Data analysis is fast becoming a “core competency” in all facets of the entertainment biz, but don’t expect the nerd revolution to sweep over the creative process at Lionsgate — not as long as Rob Friedman is running things, at least.
“You will never see us make a movie based on a series of questions posed in a research environment — never, ever, ever,” the Lionsgate Motion Picture Group co-chair said at USC Annenberg and IBM’s panel, “The Power of Crowds: Social Sentiment and the Future of Film.”
But social-media listening and analytics tools, some of which sprang into public consciousness during the presidential campaign, are quickly infiltrating Hollywood marketing. And though these new tools have proven invaluable for shaping campaign messages in real time, some showbiz execs have been slow to embrace them, relying on outdated tools or leaving social campaigns to the young guns in digital departments.
Not Friedman. The longtime marketing exec, who with Patrick Wachsberger runs what’s thought of as Hollywood’s most digitally savvy studio, more than held his own in the company of data-analysis experts from IBM and the Annenberg Innovation Lab, speaking in detail Wednesday night about the value of reaching and activating fans through social media channels.
One recurring complaint digital marketing mavens have about studios is that they don’t engage early enough, an area where Lionsgate is an outlier; Friedman said the studio is already interacting with fans of upcoming Summit YA book adaptations “Ender’s Game” and “Divergent,” for example, even though those movies don’t come out until 2013 and 2014, respectively.
“We’re constantly reaching out to the book readers, because we don’t have any movie fans yet,” said Friedman, who acknowledged that though marketing dollars are draining away from print and radio to fund new-media ad buys, studios are still “insecure” about lessening their TV spends.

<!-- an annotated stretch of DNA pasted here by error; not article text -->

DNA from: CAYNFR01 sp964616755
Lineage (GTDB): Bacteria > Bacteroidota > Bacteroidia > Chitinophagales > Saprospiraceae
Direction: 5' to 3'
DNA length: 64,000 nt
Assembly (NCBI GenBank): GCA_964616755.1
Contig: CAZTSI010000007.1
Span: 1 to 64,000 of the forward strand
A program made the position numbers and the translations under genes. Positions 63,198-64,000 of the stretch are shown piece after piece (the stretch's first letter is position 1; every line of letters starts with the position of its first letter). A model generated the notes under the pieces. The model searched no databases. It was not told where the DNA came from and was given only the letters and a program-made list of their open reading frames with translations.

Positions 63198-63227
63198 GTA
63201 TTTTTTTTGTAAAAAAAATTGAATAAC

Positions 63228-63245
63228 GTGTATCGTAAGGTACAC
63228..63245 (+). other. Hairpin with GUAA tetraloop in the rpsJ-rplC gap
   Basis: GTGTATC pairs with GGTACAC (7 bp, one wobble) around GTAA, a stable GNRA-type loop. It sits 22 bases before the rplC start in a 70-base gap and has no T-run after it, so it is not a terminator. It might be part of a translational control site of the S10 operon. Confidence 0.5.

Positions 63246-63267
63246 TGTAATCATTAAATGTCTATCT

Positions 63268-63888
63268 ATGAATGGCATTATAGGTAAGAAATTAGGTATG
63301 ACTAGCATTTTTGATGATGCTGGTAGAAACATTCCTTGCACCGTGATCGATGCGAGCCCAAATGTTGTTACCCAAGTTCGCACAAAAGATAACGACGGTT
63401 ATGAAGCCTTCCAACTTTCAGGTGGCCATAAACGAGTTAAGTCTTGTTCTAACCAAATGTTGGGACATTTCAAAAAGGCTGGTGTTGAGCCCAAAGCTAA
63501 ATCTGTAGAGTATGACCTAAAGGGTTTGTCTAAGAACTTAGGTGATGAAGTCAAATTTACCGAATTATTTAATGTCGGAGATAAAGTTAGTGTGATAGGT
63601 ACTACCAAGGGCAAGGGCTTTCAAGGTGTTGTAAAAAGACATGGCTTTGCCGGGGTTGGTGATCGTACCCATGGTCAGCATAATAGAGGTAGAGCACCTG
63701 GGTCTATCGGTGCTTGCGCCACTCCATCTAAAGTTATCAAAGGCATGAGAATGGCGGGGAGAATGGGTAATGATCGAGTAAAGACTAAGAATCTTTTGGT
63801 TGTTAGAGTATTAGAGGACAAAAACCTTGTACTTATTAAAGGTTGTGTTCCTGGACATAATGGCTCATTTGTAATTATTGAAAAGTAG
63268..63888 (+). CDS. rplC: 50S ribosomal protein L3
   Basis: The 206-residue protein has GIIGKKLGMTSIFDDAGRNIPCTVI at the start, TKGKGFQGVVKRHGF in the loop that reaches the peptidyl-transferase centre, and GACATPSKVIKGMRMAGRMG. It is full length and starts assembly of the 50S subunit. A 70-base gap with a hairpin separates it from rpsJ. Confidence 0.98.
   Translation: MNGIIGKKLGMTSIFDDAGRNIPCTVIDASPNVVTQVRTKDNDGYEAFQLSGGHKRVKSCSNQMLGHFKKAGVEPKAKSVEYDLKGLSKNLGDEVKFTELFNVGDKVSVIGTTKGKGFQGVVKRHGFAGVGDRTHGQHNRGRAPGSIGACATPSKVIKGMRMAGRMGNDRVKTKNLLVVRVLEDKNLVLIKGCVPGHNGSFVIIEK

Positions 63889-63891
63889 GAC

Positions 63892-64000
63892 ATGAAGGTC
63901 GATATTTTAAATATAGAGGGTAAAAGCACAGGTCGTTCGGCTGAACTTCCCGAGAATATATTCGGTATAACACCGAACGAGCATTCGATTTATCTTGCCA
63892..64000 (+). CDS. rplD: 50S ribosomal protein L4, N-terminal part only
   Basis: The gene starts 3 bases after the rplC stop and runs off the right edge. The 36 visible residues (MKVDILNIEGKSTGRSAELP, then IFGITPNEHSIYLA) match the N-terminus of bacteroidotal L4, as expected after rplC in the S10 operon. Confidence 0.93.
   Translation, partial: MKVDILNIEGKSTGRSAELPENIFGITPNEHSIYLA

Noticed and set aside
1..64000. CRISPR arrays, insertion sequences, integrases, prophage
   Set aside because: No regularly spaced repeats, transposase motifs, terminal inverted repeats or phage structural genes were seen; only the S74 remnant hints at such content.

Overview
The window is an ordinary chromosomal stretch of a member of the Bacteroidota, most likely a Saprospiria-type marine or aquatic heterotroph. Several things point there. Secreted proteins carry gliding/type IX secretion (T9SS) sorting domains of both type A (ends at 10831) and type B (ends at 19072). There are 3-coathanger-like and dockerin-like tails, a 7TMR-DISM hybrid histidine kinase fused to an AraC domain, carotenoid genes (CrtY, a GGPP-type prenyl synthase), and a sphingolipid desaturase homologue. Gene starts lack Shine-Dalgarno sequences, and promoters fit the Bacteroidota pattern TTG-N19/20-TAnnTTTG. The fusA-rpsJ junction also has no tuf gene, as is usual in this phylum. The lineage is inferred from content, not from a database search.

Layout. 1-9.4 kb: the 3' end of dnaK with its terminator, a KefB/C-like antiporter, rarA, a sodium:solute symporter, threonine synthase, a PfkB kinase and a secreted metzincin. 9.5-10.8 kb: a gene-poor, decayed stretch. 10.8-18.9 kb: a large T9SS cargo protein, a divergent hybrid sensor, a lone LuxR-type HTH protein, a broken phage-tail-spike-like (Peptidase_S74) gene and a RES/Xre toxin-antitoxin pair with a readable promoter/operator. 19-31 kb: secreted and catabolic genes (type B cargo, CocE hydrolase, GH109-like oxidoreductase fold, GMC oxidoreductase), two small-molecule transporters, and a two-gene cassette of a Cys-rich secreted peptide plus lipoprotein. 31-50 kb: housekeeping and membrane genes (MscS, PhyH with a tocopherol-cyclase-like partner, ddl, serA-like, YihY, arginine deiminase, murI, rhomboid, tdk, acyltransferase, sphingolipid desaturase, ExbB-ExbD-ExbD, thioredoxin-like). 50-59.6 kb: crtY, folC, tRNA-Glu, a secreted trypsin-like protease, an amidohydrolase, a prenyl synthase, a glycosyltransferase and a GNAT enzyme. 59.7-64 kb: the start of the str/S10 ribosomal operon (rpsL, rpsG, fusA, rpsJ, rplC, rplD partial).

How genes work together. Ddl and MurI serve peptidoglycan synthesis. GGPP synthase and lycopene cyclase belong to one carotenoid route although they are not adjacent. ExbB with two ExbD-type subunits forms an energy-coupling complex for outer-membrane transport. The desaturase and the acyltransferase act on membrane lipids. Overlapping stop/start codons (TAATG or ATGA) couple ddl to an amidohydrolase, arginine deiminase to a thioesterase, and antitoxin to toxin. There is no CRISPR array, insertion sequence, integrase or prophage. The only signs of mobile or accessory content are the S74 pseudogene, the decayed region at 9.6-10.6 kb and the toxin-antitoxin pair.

That level of engagement puts Friedman in good company; even at the chief marketing officer level, only two-thirds of today’s execs are engaged in their departments’ social campaigns, said Steve Canepa, general manager of media and entertainment at IBM, citing a study his group published earlier this year. And there’s really no excuse for that: The panel agreed that with today’s analytics and listening tools, it doesn’t require specialized knowledge to achieve “data literacy.”
“If you need a scientist to look at your data for you, your tools suck,” said David Barnes, director of emerging technologies at IBM software group. Barnes added that the analytics explosion will soon see marketing execs spending more on information technology than most chief information officers.
The panel touched on the predictive potential of analytics, but mostly as it pertained to box office performance. In a reel shown before the discussion began (available with this story on Variety.com), moderator Jonathan Taplin, director of the Annenberg Innovation Lab, noted recent of examples: “We knew ‘Cowboys and Aliens’ wasn’t going to work” weeks before it opened, Taplin said as one example.
Still on the fringes of data analytics are story-development tools, such as algorithms that read scripts in search of positives and negatives for both marketability and box office potential.
But the panel was unanimous — with Friedman leading the charge — that no matter how sophisticated the data gets, filmmakers needn’t worry that their projects will be subject to groupthink.
“We’ve taken great pains in not doing that,” Friedman said. “The moviemaking process is a unique animal.”
Or as Taplin put it: “I don’t think any filmmaker should worry that they’re going to be replaced by a computer.”